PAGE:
While I love a good read aloud so that my students have the opportunity to hear fluent reading, I also want my students to work on fluent projection and inflection. As teachers, we need to create scenarios to hear our students read. These are some of the reasons I love using reader’s theater scripts for middle school language arts. Students always enjoy “performing” the stories, and each script provides opportunities to incorporate word work, journal writing, and reading comprehension activities.
I have created several reader’s theater scripts for my teacher toolbox to help my students practice their skills. The key to an engaging script is offering a story they can relate to as “big kids” in middle school. This was my goal in creating the different resources featured below. The majority of these scripts have between 10 to 12 speaking parts and take 20 to 30 minutes to read aloud.
WHERE TO START
If you are new to reader’s theater then I recommend trying The Cafeteria Catastrophe as an easy way to experiment with the concept. This printable PDF script features 11 characters and includes 3 different comprehension activities. Your students will be engaged throughout as they navigate the “drama” that unfolds in this fun storyline.
This is a popular script with 4th, 5th, and 6th grade teachers. The story is about a student that is planning to run for student body president of her school, but makes a bad choice by stealing from the school’s cafeteria. This results in a few undesirable consequences. Your middle grade readers will love the chance to transform into the characters and determine what happens to Clara. See full description on TPT.
Scripts for Every Season!
Reader’s theater is a fun way to incorporate the holidays and changing seasons while staying on task with your language arts lessons. The days leading up to a long weekend or holiday break can be challenging ones to keep students engaged. My reader’s theater bundle gives you a print-and-go script for every season in the school calendar!
The bundle includes 12 reader’s theater scripts for middle school, and each one is a separate PDF toolkit that includes word work and comprehension activities related to the story. The holidays covered in the bundle include Back to School, Halloween, Thanksgiving, Christmas, Valentine’s Day, St. Patrick’s Day and Earth Day. In addition, there are 5 evergreen scripts that can be used throughout the year. Most teachers are using these with their 5th and 6th grade classrooms. See the full description on TPT.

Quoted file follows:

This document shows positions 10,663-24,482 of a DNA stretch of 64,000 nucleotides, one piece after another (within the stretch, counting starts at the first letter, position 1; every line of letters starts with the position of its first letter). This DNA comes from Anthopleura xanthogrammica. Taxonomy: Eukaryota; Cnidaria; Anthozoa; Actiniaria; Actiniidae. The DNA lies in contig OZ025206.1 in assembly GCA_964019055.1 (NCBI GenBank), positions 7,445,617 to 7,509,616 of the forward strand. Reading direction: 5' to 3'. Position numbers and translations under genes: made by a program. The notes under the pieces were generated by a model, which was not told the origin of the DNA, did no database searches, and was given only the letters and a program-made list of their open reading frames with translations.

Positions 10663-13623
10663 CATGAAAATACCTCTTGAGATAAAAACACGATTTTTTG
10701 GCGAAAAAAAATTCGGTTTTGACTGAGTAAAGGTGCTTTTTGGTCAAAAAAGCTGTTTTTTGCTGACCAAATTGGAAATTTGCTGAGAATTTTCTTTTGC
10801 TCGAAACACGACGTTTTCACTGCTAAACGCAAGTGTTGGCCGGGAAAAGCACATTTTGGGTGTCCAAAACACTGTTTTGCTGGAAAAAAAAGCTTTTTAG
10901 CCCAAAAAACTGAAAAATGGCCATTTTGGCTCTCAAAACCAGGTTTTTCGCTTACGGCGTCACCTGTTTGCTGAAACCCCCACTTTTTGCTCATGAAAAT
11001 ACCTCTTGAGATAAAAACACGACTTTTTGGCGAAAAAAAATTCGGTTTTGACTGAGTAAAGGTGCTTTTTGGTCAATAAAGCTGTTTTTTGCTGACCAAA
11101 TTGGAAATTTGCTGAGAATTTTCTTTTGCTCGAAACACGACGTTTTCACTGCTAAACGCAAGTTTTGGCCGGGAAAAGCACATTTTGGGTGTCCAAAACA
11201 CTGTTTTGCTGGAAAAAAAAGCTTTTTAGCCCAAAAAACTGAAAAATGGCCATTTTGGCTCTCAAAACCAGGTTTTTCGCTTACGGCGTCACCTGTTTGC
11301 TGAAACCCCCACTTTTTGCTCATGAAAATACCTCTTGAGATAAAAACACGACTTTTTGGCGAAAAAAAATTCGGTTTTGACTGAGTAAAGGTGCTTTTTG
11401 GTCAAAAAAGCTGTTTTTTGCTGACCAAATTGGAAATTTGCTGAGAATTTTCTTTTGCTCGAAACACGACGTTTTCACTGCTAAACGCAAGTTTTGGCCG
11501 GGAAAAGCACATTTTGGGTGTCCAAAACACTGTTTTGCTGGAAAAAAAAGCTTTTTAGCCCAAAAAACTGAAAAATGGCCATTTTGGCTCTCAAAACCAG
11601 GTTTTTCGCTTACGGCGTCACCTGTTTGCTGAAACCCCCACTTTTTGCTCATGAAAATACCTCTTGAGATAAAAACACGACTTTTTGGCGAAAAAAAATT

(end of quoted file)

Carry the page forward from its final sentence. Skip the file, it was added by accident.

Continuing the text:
Specialty Scripts for Middle Grades
Beyond seasonal themes, I have several specialized scripts to accompany a certain book or discussion topic that we cover during the year. Some of these were created specifically to bring more rigor to the read alouds I had done in the past.
If you are looking for a fun way to teach fables to your middle grade students, this Aesop’s Fables Reader’s Theater Toolkit has everything you need. Some schools introduce fable study as early as 3rd grade, but I’ve used this primarily with grades. 4-6.
Included in this resource are 4 scripts. Each is a single page, 3-character script with corresponding reader response questions. Your students will be able to work on fluency, enhance comprehension, and learn about the fable genre in a FUN way! The fables are The Fox and the Crane, The Fox and the Cat, The Wolf and the Crane, and The Town Mouse and the Country Mouse. See full description on TPT.